Table 3 shows some basic features of the corresponding networks. The small diameters (most of the networks have a diameter no greater than four) and small average path lengths (less than three) again verify a highly interactive and interdependent feature of the stock networks, which in addition denote a “smallworld” effect. Taking a closer look at the percentage of edge signs in each network, we found that the ratio of positive and negative edges can be, although with fluctuations, approximated as 9:1, which indicated that a large number of the interdependence between stock pairs was positively correlated based on our network construction method. Such a high percentage of positive correlations could be one of the consequences of simultaneous market synchronisation under market crisis (Kauê Dal’Maso Peron et al. 2012) (N.B. Because various methods exist for constructing correlation coefficient matrix, the pattern we observed here is inferred by applying Pearson correlation method. In other cases, such as using excess returns with Partial correlation coefficients, the percentage and distribution of the edge sign would be different, see an illustrative example of the year 20162017 in Appendix 1. However, the comparative study on various methods is beyond the scope of this study. The interested readers can refer to Baba and Sibuya (2005); Kenett et al. (2010)).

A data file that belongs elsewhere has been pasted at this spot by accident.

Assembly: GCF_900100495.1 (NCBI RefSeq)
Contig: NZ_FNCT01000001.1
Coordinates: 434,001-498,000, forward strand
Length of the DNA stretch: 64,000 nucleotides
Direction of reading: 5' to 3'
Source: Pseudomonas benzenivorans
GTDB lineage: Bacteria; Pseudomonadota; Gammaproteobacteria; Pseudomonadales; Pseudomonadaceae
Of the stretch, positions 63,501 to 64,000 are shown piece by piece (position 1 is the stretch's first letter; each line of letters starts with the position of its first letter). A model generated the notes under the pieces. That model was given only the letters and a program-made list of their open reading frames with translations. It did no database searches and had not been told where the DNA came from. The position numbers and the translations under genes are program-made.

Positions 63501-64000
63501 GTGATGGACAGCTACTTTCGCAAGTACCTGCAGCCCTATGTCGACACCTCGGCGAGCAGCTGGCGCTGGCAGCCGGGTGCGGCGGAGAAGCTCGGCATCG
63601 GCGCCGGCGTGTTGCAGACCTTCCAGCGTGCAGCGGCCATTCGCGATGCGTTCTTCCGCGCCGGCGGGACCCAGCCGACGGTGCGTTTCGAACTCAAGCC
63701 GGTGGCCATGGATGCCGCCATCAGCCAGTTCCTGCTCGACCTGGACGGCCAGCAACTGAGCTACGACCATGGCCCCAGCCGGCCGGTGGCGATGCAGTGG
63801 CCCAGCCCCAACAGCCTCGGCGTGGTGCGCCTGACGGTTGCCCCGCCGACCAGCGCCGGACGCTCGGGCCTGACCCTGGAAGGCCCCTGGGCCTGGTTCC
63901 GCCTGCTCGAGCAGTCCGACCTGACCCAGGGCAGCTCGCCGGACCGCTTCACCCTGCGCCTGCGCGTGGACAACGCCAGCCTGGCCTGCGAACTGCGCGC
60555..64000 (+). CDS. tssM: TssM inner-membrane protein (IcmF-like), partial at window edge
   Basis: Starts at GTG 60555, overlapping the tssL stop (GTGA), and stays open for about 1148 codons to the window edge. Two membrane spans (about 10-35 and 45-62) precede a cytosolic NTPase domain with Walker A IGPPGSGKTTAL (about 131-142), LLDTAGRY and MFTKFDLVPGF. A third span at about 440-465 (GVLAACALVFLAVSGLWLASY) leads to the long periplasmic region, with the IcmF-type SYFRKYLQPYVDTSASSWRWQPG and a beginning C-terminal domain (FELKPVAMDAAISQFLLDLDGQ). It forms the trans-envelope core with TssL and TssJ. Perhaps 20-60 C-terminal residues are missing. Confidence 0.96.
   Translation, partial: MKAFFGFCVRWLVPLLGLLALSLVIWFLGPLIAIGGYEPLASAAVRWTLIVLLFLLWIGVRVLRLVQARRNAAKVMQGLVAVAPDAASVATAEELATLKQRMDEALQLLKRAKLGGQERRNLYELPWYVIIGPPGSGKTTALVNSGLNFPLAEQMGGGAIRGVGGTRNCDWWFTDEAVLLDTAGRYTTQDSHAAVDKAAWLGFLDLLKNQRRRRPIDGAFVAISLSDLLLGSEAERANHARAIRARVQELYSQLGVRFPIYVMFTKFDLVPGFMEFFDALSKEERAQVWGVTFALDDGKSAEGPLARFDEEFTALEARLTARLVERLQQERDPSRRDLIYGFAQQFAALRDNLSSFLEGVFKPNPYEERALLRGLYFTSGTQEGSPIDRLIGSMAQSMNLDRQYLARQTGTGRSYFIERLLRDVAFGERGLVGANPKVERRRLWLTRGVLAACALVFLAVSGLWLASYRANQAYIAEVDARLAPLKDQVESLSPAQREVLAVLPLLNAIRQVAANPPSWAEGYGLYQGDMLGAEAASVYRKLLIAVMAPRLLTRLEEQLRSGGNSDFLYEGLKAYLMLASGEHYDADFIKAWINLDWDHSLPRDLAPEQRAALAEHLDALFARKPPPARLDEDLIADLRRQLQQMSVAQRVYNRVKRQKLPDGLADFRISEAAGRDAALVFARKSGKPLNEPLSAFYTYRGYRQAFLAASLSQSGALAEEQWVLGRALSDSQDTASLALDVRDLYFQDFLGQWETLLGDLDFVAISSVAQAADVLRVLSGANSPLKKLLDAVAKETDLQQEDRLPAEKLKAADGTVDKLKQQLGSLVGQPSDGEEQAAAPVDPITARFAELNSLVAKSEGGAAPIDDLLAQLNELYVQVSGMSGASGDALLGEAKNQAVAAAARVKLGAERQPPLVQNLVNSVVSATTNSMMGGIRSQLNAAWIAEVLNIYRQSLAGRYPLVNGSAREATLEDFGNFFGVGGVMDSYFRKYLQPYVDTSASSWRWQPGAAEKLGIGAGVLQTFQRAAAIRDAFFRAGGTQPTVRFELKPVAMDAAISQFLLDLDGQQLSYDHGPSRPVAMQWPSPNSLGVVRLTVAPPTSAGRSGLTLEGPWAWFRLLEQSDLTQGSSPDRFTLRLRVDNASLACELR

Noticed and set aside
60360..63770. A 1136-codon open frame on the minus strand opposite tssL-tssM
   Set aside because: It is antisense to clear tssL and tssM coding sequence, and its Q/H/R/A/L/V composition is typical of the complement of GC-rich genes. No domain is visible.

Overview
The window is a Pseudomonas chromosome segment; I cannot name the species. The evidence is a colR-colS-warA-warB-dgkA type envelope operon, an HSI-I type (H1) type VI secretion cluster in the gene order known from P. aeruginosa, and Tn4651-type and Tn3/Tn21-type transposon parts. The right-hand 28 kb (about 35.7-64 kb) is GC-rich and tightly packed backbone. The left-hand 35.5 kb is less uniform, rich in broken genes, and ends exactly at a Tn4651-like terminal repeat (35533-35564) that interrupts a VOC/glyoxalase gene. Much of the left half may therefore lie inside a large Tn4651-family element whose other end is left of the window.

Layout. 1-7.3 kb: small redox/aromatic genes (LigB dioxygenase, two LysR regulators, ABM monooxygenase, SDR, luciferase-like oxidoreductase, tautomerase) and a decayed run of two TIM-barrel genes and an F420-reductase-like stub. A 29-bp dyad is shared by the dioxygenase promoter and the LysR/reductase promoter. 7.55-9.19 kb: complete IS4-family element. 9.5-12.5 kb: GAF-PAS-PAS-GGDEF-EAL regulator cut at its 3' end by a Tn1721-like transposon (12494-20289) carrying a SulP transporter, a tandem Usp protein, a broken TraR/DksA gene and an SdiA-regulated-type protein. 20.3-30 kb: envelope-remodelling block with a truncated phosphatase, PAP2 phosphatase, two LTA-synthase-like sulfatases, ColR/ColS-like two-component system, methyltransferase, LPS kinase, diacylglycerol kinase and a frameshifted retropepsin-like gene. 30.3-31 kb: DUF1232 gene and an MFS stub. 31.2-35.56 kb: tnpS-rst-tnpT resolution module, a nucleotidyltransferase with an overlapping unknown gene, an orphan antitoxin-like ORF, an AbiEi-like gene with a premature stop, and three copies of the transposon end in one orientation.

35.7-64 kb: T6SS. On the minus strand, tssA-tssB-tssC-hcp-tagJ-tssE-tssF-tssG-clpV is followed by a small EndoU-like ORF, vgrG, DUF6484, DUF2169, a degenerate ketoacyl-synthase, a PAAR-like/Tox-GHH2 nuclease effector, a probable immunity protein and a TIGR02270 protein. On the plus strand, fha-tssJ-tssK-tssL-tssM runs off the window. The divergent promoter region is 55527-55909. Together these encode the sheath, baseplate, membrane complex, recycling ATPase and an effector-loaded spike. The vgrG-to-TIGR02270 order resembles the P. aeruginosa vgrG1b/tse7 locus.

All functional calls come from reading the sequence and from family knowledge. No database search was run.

Timeseries network measures
Based on the understandings of the interdependence and features of topology evolution obtained from the previous sections, we then investigated the possibility of using more detailed network measures to characterise stocks with different survivability performance. In this way, we could determine which network measures could differentiate the stocks among different performance groups. Here, we excluded the flow and routeoriented network measures, such as betweenness centrality and closeness centrality, because the flow and route choice are not issues in correlationbased networks.